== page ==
Zhang Quanyi

Zhang Quanyi (Chinese: 張全義) (852[1] – April 29, 926[2][3]), né Zhang Juyan (張居言) or Zhang Yan (張言), known as Zhang Zongshi (張宗奭) during Later Liang, courtesy name Guowei (國維), formally Prince Zhongsu of Qi (齊忠肅王), was a late Tang Dynasty warlord who later was a senior official during the succeeding Later Liang and Later Tang. He was credited for rebuilding the city of Luoyang from utter destruction from the warfares in the late Tang period into a prosperous city.

During Tang DynastyEdit

Background and service under Huang ChaoEdit

Zhang Quanyi was born in 852, during the reign of Emperor Xuānzong. His biography in the History of the Five Dynasties indicated that he was originally named Zhang Juyan,[1] and his biography in the New History of the Five Dynasties indicated that he was originally named Zhang Yan.[4] His family was from Linpu (臨濮, in modern Heze, Shandong), and both his grandfather Zhang Lian (張璉) and father Zhang Cheng (張誠) were farmers. Zhang Quanyi himself served as a farm inspector for the Linpu County government, but in his service was often insulted by the county magistrate. Therefore, when, late in the Qianfu era (874-879) of Emperor Xuānzong's grandson Emperor Xizong, when the region was overrun by the major agrarian rebel Huang Chao, Zhang joined Huang's army.[1] After Huang captured the Tang imperial capital Chang'an and forced Emperor Xizong to flee to Chengdu around the new year 881, Huang established a new state of Qi with himself as emperor.[5] Zhang served in Huang's government as the minister of civil service affairs (吏部尚書, Libu Shangshu) and the director of transportation.[1]

Service under Zhuge Shuang and Zhuge ZhongfangEdit

After Huang Chao was eventually defeated by Tang forces and chased out of Chang'an, Zhang Quanyi joined the army of the Tang general Zhuge Shuang the military governor (Jiedushi) of Heyang Circuit (河陽, headquartered in modern Jiaozuo, Henan). He distinguished himself serving under Zhuge, and Zhuge eventually made him the prefect of Ze Prefecture (澤州, in modern Jincheng, Shanxi).[1]

Zhuge died in 886. Zhang and another officer of Zhuge's, Liu Jing (劉經), supported Zhuge's son Zhuge Zhongfang (諸葛仲方) as acting military governor. Liu, however, controlled the governance of the circuit, drawing resentment from other officers. Late in 886, Liu became suspicious of the officer Li Hanzhi, and he decided to use Luoyang as a base to launch a surprise attack on Li's base at Minchi (澠池, in modern Luoyang). Li defeated him, however, forcing him to abandon Luoyang and flee north of the Yellow River back to the circuit capital Heyang. Li gave chase, and was about to chase the Yellow River, when Liu sent Zhang to try to stop Li. However, as Zhang also resented Liu's hold on the circuit governance, he instead joined Li, and they jointly attacked Heyang but could not capture it. They then withdrew to Huai Prefecture (懷州, in modern Luoyang).[6]

As this Heyang Circuit internecine confrontation was going on, the former Tang general Qin Zongquan, who had declared himself emperor at Fengguo Circuit (奉國, headquartered in modern Zhumadian, Henan), sent his general Sun Ru toward Heyang, and Sun soon captured the city. Zhuge Zhongfang fled to Xuanwu Circuit (宣武, headquartered in modern Kaifeng, Henan). Sun thereafter claimed the title of military governor of Heyang. However, Zhang and Li occupied Huai and Ze Prefectures, respectively, and resisted Sun.[6] After Qin thereafter suffered a major defeat at the hands of Xuanwu's military governor Zhu Quanzhong, Sun withdrew from Heyang. Zhang and Li rejoined forces, with Li taking over Heyang and Zhang taking over Luoyang; they then jointly sought aid from the major warlord Li Keyong the military governor of Hedong Circuit (河東, headquartered in modern Taiyuan, Shanxi). Li Keyong sent his officer An Jinjun (安金俊) to take over Ze Prefecture as prefect and to aid Li Hanzhi and Zhang; he also commissioned Li Hanzhi as the military governor of Heyang and Zhang as the mayor of Henan Municipality (河南, i.e., Luoyang).[7]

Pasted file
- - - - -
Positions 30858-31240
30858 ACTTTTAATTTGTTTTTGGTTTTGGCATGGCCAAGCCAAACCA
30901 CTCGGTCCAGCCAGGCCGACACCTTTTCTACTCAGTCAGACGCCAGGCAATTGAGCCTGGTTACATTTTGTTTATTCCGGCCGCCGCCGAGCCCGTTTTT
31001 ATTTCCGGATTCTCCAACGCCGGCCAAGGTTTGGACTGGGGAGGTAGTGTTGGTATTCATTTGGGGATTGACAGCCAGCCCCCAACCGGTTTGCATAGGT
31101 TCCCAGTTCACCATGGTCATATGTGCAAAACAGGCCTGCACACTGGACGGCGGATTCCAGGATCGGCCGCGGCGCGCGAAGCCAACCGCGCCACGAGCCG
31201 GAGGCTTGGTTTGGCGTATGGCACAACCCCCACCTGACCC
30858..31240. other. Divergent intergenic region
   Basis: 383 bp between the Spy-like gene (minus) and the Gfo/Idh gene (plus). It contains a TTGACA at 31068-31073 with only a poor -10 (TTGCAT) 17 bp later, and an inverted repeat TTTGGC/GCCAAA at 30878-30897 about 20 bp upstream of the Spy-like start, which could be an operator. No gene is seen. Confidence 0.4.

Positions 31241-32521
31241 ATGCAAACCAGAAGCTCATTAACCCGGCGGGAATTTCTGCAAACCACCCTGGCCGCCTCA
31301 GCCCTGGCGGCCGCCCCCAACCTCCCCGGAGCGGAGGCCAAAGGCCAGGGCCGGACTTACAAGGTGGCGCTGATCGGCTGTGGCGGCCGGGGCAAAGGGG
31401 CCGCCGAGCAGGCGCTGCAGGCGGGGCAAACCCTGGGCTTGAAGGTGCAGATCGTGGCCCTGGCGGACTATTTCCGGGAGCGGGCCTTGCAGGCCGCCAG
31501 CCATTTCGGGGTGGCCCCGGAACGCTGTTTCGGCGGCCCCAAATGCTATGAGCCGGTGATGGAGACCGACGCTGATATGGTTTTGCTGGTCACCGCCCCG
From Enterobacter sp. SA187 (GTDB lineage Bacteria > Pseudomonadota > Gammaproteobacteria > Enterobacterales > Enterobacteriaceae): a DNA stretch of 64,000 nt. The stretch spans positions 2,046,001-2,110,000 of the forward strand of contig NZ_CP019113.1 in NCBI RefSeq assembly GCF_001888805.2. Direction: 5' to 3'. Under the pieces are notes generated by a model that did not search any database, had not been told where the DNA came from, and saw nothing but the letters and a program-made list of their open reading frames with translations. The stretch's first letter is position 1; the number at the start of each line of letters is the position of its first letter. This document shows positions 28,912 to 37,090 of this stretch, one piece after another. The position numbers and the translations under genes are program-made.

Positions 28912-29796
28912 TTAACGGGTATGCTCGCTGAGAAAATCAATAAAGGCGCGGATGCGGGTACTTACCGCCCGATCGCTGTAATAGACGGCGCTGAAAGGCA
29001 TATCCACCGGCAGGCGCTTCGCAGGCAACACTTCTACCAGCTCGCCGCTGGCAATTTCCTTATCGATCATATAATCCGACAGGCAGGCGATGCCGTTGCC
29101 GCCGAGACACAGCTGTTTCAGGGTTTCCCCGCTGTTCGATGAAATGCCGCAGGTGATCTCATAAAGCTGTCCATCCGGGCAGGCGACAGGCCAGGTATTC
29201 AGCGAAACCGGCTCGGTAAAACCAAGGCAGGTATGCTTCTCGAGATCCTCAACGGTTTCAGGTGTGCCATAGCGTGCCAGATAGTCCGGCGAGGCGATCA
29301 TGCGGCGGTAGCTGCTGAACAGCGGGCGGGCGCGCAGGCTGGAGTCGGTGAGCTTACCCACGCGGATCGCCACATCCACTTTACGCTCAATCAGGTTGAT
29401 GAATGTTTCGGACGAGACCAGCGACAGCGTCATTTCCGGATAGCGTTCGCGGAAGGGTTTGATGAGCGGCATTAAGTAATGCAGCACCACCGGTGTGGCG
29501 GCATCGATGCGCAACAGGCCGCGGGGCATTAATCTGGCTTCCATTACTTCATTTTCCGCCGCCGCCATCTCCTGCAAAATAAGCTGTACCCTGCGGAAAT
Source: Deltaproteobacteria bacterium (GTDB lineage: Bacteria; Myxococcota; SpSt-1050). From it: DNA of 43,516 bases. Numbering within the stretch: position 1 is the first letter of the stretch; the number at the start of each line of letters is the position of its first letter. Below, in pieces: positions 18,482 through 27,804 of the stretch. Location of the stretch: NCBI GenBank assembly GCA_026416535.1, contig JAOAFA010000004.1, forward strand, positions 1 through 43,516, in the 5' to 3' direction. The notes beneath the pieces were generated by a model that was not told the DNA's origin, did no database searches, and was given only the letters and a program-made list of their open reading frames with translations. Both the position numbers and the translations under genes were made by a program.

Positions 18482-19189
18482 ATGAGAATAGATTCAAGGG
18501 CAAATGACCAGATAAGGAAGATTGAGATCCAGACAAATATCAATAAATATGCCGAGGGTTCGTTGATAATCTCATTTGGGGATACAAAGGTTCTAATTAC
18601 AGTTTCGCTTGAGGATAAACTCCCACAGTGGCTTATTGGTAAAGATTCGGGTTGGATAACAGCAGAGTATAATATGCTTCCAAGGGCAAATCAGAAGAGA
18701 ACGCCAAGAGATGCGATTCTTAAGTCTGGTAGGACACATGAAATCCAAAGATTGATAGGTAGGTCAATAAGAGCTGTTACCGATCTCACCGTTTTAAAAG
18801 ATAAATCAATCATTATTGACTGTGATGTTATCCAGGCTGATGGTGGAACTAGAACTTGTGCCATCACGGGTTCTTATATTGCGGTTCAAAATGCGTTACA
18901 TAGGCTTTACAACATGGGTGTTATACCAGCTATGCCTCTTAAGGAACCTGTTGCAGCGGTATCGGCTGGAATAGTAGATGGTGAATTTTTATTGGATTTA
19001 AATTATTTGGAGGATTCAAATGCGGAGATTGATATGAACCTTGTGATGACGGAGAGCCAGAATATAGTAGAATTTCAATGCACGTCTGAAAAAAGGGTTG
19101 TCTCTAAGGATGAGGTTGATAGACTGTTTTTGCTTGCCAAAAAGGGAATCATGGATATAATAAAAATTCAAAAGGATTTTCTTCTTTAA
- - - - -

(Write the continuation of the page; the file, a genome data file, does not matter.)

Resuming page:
As vassal of Li Hanzhi/Li KeyongEdit

At the time that Zhang Quanyi took over as the mayor of Henan, it was said by historical accounts that the city had been laid waste by the wars, with the remnants of the population gathered within three castles of the city, totaling less than 100 households. Zhang set up his headquarters at one of those castles, Zhongzhou (中州), while selecting 18 capable officers and sending them out to the 18 counties of the municipality other than the two in the city center, to be in charge of rebuilding their counties and welcoming the refugee population back. He simplified the laws, making murder the only capital offense, while the other offenses were punishable only by caning; he also exempted the people from taxes. As a result, the refugee population returned in droves, and he trained them in the military arts so that they could defend themselves. Within a few years, the city recovered to appearing to be like the old days before the wars, and the fields were no longer fallow, but filled with mulberries and hemp. It was said that the larger counties were capable of producing 7,000 soldiers, and the smaller counties 2,000. It was said that Zhang governed with intelligence and that his subordinates could not deceive him. He rewarded the households that was particularly good at farming wheat or sericulture with clothes and tea. Under his rule, Henan became a rich city again.[7]

Meanwhile, Zhang initially had a cordial relationship with Li Hanzhi, whose Heyang Circuit his Henan Municipality belonged to, and they even cut their own arms to swear to be brothers. However, Li Hanzhi viewed Zhang's promotion of farming lightly. He also made a habit of making all kinds of material demands on Zhang, to the point that whenever he was not satisfied with what Zhang supplied his army, he would arrest Zhang's subordinates and cane them. Initially, Zhang put on the appearance of fearing Li Hanzhi and doing everything to appease him. In 888, when Li Hanzhi was on a campaign against the army of Huguo Circuit (護國, headquartered in modern Yuncheng, Shanxi), Huguo's military governor Wang Chongying sent secret emissaries to persuade Zhang to turn against Li Hanzhi. Zhang agreed, and he launched a surprise attack on Heyang at night, capturing it and taking Li Hanzhi's household captive. He then claimed the title of military governor of Heyang for himself.[7]